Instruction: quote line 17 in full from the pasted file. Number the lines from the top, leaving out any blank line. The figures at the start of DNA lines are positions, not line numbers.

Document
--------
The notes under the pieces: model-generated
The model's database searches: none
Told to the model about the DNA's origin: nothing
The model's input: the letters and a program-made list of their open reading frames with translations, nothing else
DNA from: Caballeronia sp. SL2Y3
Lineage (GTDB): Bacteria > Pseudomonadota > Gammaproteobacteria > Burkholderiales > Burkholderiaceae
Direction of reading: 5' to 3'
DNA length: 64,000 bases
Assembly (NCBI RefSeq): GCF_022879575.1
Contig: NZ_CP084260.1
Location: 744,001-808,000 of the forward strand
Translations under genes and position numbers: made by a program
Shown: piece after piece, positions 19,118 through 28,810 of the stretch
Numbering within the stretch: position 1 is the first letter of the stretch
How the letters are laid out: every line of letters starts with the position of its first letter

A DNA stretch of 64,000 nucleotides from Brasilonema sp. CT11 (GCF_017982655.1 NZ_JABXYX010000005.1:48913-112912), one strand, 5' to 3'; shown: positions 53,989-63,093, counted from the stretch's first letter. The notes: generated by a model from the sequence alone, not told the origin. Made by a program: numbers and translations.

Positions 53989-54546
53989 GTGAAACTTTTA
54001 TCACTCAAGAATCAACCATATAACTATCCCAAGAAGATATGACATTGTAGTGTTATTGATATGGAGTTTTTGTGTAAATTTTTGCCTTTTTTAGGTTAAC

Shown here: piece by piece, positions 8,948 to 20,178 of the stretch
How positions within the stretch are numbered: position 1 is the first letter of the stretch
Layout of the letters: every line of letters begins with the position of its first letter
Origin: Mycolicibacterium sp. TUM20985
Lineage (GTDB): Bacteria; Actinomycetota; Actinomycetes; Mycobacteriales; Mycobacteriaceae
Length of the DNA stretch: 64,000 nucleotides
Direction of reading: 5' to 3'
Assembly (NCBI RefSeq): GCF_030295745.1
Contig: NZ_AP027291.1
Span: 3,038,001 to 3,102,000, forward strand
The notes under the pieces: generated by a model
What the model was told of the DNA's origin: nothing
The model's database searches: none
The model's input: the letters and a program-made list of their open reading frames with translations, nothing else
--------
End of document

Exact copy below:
Positions 53989-54546